Discover Bank | Banking Review

Brief History

In 1985, the first purchase with a Discover card was made for $26.77 on September 17th. Introduced by Sears it was distributed nationally the next year after several test periods. In 1993, Discover became a publicly traded corporation. Two years latter in 1995, their website, discovercard.com launched. At the beginning of the new millennium Discover acquired Greenwood Trust Co. in Delaware. To this day, it remains their only brick-and-mortar branch. In 2006, Discover began offering checking/savings accounts. This is considered to be a huge stepping stone in the path of online banking, since Discover had only one physical branch.

Security (Is my money safe?)

Acorns is operated by Acorns Advisers, LLC, and is registered with the United States Securities and Exchange Commission as an Investment Advisor. All investments made with Acorns Advisers are insured by the Securities Investor Protection Corporation (SIPC). You can learn more about what SIPC insures here.

Acorns has excellent bank grade security with all their platforms using 256-bit encryption and physically secured servers for your privacy. Acorns security is also supplemented by multi-factor authentication, automatic logouts, and ID verification help prevent unauthorized access.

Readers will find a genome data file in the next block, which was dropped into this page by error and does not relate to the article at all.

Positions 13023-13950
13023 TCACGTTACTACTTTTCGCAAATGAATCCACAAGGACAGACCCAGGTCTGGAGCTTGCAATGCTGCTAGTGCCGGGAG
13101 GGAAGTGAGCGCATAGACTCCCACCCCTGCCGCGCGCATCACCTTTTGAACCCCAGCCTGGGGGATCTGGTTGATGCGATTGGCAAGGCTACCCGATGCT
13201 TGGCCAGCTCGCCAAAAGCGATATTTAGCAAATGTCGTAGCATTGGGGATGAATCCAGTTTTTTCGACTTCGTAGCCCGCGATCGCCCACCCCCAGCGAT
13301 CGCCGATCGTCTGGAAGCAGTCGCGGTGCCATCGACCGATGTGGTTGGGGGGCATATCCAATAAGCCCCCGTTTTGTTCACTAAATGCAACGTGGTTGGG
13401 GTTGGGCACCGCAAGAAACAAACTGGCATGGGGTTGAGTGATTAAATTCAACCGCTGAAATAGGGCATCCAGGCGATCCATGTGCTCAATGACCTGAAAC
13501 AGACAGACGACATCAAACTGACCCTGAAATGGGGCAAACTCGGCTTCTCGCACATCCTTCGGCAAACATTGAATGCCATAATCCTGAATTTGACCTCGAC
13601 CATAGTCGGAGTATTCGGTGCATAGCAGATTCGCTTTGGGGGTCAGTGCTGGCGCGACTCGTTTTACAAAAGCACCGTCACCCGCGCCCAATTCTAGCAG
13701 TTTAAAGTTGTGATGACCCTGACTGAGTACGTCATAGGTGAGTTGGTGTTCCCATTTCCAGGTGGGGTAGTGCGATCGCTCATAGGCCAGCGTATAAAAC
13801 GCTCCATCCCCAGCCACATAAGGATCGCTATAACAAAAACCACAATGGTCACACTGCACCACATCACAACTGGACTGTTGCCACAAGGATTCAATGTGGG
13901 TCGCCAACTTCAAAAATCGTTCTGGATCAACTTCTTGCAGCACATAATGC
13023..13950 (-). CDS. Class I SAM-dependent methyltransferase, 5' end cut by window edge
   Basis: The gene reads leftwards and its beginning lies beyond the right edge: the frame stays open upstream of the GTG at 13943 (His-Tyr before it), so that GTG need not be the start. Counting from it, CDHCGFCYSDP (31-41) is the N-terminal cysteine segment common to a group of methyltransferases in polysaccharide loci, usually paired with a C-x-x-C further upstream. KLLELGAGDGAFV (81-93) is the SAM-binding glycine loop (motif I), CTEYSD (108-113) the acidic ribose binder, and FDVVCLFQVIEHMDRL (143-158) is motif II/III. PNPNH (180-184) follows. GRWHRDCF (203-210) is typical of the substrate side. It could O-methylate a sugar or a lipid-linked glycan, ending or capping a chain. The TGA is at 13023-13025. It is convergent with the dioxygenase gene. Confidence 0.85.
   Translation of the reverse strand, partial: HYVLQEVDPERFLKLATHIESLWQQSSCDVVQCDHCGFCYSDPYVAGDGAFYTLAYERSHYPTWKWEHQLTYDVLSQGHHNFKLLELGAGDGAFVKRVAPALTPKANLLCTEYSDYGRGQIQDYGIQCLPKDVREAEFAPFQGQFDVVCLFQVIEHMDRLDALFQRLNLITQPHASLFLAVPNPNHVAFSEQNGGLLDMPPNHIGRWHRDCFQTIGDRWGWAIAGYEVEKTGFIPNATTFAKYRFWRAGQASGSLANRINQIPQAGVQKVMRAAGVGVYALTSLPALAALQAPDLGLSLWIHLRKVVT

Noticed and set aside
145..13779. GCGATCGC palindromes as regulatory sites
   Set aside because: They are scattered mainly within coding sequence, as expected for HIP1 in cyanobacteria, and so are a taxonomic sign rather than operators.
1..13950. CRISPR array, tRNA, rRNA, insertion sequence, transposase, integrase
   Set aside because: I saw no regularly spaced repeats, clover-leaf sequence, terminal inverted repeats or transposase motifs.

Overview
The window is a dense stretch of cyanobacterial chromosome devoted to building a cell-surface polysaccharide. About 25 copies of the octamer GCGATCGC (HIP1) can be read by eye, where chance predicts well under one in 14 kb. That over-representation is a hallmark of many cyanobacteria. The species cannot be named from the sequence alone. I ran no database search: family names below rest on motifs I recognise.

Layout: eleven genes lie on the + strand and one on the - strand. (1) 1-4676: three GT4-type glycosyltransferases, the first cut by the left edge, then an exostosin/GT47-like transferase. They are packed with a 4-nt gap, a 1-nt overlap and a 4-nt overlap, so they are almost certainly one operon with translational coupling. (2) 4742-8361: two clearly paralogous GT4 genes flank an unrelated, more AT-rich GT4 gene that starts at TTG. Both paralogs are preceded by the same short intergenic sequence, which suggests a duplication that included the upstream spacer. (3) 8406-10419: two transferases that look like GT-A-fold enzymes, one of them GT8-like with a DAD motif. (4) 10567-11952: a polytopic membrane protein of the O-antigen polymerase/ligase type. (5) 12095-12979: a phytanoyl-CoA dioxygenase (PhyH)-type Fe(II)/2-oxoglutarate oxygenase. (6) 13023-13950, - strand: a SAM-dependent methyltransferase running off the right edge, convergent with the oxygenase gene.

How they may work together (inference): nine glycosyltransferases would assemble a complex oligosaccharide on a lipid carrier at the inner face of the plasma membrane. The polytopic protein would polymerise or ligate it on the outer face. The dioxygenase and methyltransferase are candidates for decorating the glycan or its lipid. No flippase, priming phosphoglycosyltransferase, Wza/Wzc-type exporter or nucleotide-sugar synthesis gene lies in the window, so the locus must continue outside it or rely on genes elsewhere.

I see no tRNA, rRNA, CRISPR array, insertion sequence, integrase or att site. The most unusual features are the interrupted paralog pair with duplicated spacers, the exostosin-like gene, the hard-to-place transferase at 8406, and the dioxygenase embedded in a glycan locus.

Expenses & Fees

Acorns definitely isn’t the best brokerage in terms of fees and expenses, but they are on the cheaper end and much more forthright than traditional brokerages with no hidden fees.

Acorns pricing is very straightforward at just $1 per month for the core taxable investment account and $2 per month for both the taxable account and the retirement IRA account. It is also worth noting that Acorns offers FREE accounts to college students in the spirit of supporting the up-and-coming !

Pros

Example of how Acorns’ round-ups work

Example of how Acorns’ round-ups work

  • Free Accounts for college students

  • Fees are at most $2 a month

  • No prior investment knowledge required

  • Extremely user-friendly web and mobile interface

  • No minimum investment needed to open an account

  • No upkeep after setup, Acorns is an almost completely passive way to save and grow your money.

  • Round-Ups: The ability to save by Acorns rounding your debt transactions to the nearest dollar is a pretty neat feature to save passively.

Cons

  • Extremely limited investment options

  • Extremely limited control over investments

  • Fee is relatively high with low account values

  • No tax benefits

Conclusion | Our thoughts

Here at we Budget Geek we believe in making finance easy, and Acorns does an excellent job at taking all the hard work out investing and making it easy and approachable to people who might not be finance savvy. Overall Acorns is an amazing way to get started investing without the hassle of having to learn a whole lot. We believe the main downside to Acorn is it’s lack of flexibility for investors who will otherwise grow out of it and eventually want a platform that offers more control over investments and more investment options. If you decided you liked this review and you’d be interested in trying out Acorns, you can support us by signing up with this link.

Budget Geek Appraisal & Rating

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Last updated on April 26, 2019